Universities join forces to tackle urban water crises

With drought conditions putting a strain on resources throughout South Florida, FIU is investigating long-term solutions to water crises as part of a newly launched consortium.

The Urban Water Innovation Network (UWIN) is comprised of 14 academic institutions and key partners across the United States. Colorado State University is leading the urban water initiative, which focuses on addressing the challenges that threaten urban water systems throughout the nation and around the world. Researchers hope to create technological, institutional, and management solutions that will help communities increase the resilience of their water systems and enhance preparedness for responding to water crises.

Water_drops_by_Ximeg_24.12.12-04-271x400The National Science Foundation has awarded the consortium a $12 million grant through its Sustainability Research Networks (SRN) program to support the initiative. FIU was awarded a second SRN grant this year as part of the national consortium dedicated to infrastructure resiliency in the face of weather extremes.

“It’s exciting that of the three Urban Sustainability Research Networks established this year, FIU will serve as a critical node for two,” said Evelyn Gaiser, executive director of FIU’s School of Environment, Arts and Society. “These grants are particularly timely as FIU is preparing to launch a center dedicated to sea level rise, which will serve as an outlet for much of the research, education and outreach involved in these and likely spin-off programs.”

According to the 2014 Global Risks Perception Survey by the World Economic Forum, water crises are the top global risk to the viability of communities throughout the world. From the crippling droughts and water shortages in the West to the devastating floods in the East and South, water systems in the United States have been impacted by changes in climate, demographics and other pressures. Reliance on water is why Americans express greater concern about threats to water than about any other environmental issue and why more than half of all Americans worry a great deal about it, according to latest Gallup poll of environmental concerns.

Extreme events and global climate change can have profound impacts on water security, shattering the most vulnerable communities and instilling enormous costs on governments and economies. Effective response to these challenges requires transitioning to both technological and management solutions that protect water systems from pressures and enhance their resilience.

The vision of UWIN is to create an enduring research network for integrated water systems and to cultivate champions of innovation for water-sensitive urban design and resilient cities. The integrated research, outreach, education and participatory approach of UWIN will produce a toolbox of sustainable solutions by simultaneously minimizing pressures, enhancing resilience to extreme events, and maximizing co-benefits. These benefits will reverberate across other systems, such as urban ecosystems, economies and arrangements for environmental justice and social equity.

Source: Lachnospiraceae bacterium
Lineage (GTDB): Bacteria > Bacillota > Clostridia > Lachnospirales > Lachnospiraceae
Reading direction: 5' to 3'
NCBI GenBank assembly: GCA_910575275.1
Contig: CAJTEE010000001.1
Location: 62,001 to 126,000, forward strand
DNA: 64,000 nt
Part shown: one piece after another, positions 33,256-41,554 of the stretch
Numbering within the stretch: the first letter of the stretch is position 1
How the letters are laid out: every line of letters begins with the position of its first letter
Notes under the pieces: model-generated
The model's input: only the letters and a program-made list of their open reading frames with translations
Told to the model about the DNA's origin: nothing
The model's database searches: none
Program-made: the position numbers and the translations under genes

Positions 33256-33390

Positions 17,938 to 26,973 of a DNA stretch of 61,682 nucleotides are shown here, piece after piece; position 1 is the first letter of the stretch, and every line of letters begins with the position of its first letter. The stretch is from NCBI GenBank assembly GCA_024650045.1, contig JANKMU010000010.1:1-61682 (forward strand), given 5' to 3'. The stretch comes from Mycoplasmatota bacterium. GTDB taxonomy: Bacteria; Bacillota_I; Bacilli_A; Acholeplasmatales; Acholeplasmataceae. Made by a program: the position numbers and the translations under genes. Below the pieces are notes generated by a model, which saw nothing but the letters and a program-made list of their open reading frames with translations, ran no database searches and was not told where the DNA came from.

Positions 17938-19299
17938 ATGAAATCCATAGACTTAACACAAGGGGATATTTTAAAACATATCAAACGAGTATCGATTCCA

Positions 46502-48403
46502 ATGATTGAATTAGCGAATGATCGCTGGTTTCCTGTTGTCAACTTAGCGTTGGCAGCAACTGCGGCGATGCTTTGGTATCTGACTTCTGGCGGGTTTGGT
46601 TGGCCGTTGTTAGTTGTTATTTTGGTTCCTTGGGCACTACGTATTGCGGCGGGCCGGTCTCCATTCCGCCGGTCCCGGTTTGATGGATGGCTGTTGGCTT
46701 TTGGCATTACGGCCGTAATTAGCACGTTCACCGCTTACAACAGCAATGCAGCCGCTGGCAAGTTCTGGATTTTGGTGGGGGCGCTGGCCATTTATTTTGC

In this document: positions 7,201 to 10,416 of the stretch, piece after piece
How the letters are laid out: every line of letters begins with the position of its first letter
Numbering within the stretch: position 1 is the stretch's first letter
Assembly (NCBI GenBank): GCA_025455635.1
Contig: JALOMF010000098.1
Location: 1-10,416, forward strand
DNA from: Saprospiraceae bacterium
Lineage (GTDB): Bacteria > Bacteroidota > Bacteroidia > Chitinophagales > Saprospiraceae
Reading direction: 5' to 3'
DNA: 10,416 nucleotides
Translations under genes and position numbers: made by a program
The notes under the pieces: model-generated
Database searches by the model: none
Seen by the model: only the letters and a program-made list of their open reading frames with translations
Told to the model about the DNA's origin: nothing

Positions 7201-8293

The network will establish six highly connected regional urban water sustainability hubs in densely populated regions across the nation to serve as innovation centers, helping communities transition to sustainable management of water resources. Strategic partnerships and engagement with other prominent U.S. and international networks will extend UWIN’s reach to more than 100 cities around the world. Key UWIN partners and collaborators include the Water Environment Research Foundation, the Urban Sustainability Directors Network, and the Network for Water in European Regions and Cities.

This innovative and adaptive research approach will ultimately produce an Urban Water Sustainability Blueprint, outlining effects and tradeoffs associated with sustainable solutions for cities of all sizes. It will also provide steps and guidance for action based on the collective knowledge gained by the research and the collaborative approach of the SRN. The Blueprint will be rigorously vetted by regional stakeholders across the U.S. and the global urban water community.

In addition to FIU and Colorado State University, the consortium is comprised of:

  • Arizona State University
  • Cary Institute of Ecosystem Studies
  • Howard University
  • Oregon State University
  • Princeton University
  • University of Arizona
  • University of California-Berkeley
  • University of California-Riverside
  • University of Maryland Baltimore County
  • University of Miami
  • University of Oregon
  • University of Pennsylvania

Tags: Biological Sciences × College of Arts & Sciences × School of Environment Arts and Society (SEAS) × sea level rise

This post “Universities join forces to tackle urban water crises” was originally published on FIU News.

Read more here about FIU’s second SRN grant this year as part of the national consortium dedicated to infrastructure resiliency in the face of weather extremes.

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